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Tornado, flood costs will continue to swell, Jefferson City administrator says


Jefferson City Administrator Steve Crowell will present a summary of the costs associated with the natural disasters that have struck the city.

The estimate, which includes the costs of the May 22 tornado and the weeks of flooding in the city, is $4,224,559.

In the document, the costs are sorted into both actual and anticipated expenditures.

“There are some actual costs in there, like salaries, and those will continue on as we have other functions related to that,” said Crowell. “Then, there’s some anticipated costs. For example, with the airport, we don’t know what those costs are going to be yet, but we’re going through that process.”

The city manager told ABC 17 News Monday that the document is evolving as more information is gathered.

“It’s not the cost that we will be submitting to FEMA (Federal Emergency Management Agency). It’s not a total cost of the tornado and the flooding. It’s not our insurance costs. It’s not a lot of things and it’s not the final cost because I know they will be increasing,” said Crowell.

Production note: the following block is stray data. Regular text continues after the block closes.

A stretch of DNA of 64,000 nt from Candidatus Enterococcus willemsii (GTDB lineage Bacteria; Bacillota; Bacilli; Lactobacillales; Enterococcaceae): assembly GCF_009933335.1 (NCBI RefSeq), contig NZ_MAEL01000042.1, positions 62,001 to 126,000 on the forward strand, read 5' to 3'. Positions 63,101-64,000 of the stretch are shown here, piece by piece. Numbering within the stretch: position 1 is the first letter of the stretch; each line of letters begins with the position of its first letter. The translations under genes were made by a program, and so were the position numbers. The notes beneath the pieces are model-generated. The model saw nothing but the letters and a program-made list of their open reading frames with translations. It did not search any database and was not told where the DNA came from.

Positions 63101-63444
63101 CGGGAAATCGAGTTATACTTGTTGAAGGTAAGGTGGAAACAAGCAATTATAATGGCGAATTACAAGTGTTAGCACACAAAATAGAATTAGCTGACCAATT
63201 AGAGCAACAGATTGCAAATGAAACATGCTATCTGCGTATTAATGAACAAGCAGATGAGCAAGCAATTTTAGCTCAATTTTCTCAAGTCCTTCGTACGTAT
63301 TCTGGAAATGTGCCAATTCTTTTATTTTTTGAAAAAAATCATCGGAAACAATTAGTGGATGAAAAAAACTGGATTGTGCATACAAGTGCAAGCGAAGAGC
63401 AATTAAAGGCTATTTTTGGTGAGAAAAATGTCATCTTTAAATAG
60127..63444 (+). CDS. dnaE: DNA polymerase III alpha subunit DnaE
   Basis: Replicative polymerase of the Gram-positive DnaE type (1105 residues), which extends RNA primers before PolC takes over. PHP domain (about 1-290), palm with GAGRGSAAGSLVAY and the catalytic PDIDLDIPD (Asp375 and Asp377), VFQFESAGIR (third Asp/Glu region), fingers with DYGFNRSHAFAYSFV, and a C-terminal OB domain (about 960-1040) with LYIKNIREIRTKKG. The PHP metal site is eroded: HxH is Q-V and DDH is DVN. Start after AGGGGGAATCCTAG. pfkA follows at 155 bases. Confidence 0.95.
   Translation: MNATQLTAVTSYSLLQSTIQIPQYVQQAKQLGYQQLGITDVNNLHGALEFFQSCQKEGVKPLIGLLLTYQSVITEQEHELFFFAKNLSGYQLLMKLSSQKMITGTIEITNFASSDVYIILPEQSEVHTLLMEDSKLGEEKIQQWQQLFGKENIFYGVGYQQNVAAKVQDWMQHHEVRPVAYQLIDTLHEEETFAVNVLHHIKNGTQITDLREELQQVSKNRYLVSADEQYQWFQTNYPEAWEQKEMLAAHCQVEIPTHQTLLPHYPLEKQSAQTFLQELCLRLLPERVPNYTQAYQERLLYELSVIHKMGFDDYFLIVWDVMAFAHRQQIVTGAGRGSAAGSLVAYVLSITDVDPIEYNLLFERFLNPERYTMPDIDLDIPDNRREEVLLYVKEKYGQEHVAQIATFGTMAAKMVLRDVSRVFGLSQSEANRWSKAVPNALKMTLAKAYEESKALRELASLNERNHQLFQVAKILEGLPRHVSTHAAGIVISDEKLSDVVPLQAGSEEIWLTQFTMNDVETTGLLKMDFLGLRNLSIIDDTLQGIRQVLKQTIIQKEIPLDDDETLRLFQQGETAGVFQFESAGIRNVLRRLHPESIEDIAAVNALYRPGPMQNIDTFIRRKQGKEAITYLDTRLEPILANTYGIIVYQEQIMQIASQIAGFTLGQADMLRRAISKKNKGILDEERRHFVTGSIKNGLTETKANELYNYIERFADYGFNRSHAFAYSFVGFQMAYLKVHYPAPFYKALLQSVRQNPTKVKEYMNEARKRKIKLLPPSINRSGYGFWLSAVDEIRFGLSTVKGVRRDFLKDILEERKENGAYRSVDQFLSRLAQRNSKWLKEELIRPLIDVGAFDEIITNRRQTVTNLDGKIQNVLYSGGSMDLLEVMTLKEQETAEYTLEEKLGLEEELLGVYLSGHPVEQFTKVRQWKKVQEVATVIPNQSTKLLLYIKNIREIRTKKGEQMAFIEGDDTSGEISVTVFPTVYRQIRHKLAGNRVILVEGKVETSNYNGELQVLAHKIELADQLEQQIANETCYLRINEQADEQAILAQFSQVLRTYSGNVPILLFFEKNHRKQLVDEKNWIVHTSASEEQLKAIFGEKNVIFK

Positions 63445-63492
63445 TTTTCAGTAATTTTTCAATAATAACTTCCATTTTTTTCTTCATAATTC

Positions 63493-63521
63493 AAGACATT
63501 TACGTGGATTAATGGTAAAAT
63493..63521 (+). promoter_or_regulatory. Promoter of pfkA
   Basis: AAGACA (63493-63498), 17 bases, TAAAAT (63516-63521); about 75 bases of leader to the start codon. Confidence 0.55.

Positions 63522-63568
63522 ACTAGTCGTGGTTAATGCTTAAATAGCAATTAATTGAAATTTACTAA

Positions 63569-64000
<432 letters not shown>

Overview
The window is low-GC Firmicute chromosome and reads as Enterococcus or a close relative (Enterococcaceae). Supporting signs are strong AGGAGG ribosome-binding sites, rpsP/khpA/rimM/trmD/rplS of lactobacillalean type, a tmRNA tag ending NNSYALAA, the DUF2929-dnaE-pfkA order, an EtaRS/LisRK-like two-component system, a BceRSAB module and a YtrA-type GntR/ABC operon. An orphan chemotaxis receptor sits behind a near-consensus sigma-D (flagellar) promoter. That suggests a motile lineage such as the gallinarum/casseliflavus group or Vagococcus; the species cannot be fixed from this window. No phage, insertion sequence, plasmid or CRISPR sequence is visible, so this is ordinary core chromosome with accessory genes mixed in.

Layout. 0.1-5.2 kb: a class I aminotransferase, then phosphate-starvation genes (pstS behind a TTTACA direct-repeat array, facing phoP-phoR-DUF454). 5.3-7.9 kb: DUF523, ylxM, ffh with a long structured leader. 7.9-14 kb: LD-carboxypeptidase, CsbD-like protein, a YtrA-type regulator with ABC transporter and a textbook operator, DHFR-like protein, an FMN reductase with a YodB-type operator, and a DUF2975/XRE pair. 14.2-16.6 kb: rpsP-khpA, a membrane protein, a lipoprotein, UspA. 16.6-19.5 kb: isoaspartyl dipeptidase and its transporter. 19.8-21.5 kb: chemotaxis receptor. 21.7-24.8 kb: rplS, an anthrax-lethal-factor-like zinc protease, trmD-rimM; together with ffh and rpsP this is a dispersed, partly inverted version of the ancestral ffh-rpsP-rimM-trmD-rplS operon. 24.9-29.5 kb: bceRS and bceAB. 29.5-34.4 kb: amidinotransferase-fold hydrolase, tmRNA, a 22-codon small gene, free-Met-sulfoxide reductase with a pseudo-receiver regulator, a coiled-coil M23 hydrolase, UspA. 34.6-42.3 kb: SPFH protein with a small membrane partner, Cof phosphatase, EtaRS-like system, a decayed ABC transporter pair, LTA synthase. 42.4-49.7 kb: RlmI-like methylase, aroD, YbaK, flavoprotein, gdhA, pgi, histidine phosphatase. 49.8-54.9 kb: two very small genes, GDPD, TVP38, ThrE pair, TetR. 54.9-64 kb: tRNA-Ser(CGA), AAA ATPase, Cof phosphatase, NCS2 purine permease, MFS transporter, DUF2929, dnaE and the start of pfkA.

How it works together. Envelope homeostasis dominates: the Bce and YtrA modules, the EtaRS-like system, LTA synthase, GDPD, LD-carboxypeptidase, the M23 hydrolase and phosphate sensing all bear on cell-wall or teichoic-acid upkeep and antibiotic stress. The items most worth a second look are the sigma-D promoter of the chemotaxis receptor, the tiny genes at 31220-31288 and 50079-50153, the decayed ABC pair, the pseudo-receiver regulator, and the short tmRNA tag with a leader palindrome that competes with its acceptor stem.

City Council members learned about how the recovery is progressing and how it will affect the city’s finances.

The document said the following with regard to how it plans to recoup the funds:

“Staff continues to work with FEMA and SEMA and other agencies for eligible reimbursement funding; reviewing mitigation funding opportunities; developing Community Development Block Grant Disaster Recovery (CDBG DR) funding requests; and exploring economic development funding opportunities. City Council may want to consider engaging a consultant with specific disaster related funding experience to assist with the aforementioned and in identifying and submitting grants and/ or funding requests for other potential community related projects.”

The full memo can be viewed by following this link.

Planning Manager Eric Barron updated the city council about the repair and demolition status of buildings damaged by the tornado.

Barron said 23 buildings in the Jackson Street corridor will require demolition or have already been torn down.

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